Figure 3-4 Transesterification of Soy Oil to Biodiesel

Table 3-6 Inputs and Outputs of Biodiesel Plants (lb or Btu/lb biodiesel) Inputs and Outputs

Haas et al. 2006

Sheehan 1998 GREET Value

Inputs Soy oil (lb) Methanol (lb) Sodium hydroxide (lb) Sodium methoxide (lb) Hydrochloric acid (lb) NG (Btu) Electricity (Btu)

1.001 0.1001 0.0050 0.0125 0.0071 888 46

1.050 0.0900 0.0023 0.0244 0.0077 789 45

1.001 0.1001 0.0050 0.0125 0.0071 888 46

Outputs Biodiesel (lb) Glycerin (lb)

1 0.116

1 0.213

1 0.213

21

3.3.2 Renewable Diesel I

The production of renewable diesel I comprises a series of reactions, including those involved in hydrocracking (breaking apart of large triglyceride molecules), hydrotreating (removal of oxygen), and hydrogenation (saturation of double bonds). Besides soy oil, hydrogen is needed as input. Some steam is also needed; ASPEN simulations conducted by NREL assumed that the required steam would be generated with the fuel gas and/or heavy oils that are co-produced from the plant. The output of this process is high-cetane diesel (with fuel gas and heavy oils as coproducts). Table 3-7 lists the inputs and outputs of renewable diesel I plants. Note that the output values for fuel gas and heavy oils are net amounts (i.e., after steam generation for internal use). In GREET, hydrogen used in renewable diesel plants is assumed to be produced from natural gas via steam methane reforming (SMR).

Table 3-7 Inputs and Outputs of Renewable Diesel I Plants (lb or Btu per lb of renewable diesel I) Inputs and Outputs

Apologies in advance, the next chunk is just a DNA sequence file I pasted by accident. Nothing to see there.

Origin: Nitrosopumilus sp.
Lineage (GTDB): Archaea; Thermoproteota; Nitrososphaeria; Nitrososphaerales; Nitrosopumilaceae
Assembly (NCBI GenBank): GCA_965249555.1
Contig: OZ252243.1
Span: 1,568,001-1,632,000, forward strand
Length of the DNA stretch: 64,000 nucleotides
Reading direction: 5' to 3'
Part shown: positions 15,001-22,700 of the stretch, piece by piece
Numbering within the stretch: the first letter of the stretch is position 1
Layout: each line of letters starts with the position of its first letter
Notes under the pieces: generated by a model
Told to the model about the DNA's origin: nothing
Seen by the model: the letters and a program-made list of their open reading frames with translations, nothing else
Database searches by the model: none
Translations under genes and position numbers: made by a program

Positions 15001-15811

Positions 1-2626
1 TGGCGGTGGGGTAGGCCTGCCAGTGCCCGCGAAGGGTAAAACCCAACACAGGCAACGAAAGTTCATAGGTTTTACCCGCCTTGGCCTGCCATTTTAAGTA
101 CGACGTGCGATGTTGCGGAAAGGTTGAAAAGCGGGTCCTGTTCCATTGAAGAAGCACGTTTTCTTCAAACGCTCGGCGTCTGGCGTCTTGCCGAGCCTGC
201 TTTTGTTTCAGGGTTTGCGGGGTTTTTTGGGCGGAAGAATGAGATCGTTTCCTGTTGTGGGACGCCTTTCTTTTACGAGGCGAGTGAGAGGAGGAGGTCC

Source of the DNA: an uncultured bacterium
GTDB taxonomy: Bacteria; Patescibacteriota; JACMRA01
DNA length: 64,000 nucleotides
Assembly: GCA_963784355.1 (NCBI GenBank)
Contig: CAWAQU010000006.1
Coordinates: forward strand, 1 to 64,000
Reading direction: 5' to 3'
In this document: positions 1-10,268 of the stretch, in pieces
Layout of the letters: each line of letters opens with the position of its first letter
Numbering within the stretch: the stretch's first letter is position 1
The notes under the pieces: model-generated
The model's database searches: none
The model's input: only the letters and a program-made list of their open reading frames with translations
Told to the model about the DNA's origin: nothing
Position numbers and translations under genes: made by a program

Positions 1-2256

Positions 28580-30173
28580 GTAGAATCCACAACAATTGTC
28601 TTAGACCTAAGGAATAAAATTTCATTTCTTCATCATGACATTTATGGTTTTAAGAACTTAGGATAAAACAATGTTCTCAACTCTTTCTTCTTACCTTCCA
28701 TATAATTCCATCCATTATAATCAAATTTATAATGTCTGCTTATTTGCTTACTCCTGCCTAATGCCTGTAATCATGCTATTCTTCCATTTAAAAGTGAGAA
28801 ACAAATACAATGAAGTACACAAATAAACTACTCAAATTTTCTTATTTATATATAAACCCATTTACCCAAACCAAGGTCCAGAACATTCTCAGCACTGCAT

ASPEN Simulation Results as GREET Input

Inputs Soy oil (lb) Hydrogen (lb) Electricity (Btu)

1.510 0.030 134.4

Outputs Renewable diesel I (lb) 1 Fuel gas (Btu) 7083.7 Heavy oils (Btu) 3608.0

3.3.3 Renewable Diesel II

For the production of renewable diesel II, soy oil is combined with hydrogen in a catalytic reactor and then converted by a hydrogenation reaction to a high-cetane renewable diesel. This process requires electricity and thermal energy as inputs; the outputs are renewable diesel and a small amount of propane fuel mix. We assumed that thermal energy is generated from natural gas with an energy conversion efficiency of 80% and that hydrogen is produced from natural gas via SMR. Table 3-8 presents the inputs and outputs of renewable diesel plants per pound of renewable diesel II produced.

22

Table 3-8 Inputs and Outputs of Renewable Diesel II Plants (lb or Btu per lb of renewable diesel II) Inputs and Outputs

ASPEN Simulation Results as GREET Input

Inputs Soy oil (lb) Hydrogen (lb) Natural gas (Btu) Electricity (Btu)

1.174 0.032 84.05 93.83

Outputs Renewable diesel II (lb) 1 Propane fuel mix (Btu) 1095.5

3.3.4 Renewable Gasoline

The production of renewable gasoline takes place in an FCC unit. This process requires electricity and steam. The steam is assumed to be generated by combusting the by-product and product gas mix that results from the cracking process. The process also generates extra steam for export. The outputs are renewable diesel, product gas, LCO, and CSO. Table 3-9 presents the inputs and outputs from renewable gasoline plants per lb of renewable gasoline produced.

Table 3-9 Inputs and Outputs of Renewable Gasoline Plants (lb or Btu per lb of renewable gasoline) Inputs and Outputs

Aspen Simulation Results as GREET Input

Inputs Soy oil (lb) Electricity (Btu)

2.231 185.6

Outputs Renewable gasoline (lb) Product gas (Btu) LCO (Btu) CSO (Btu)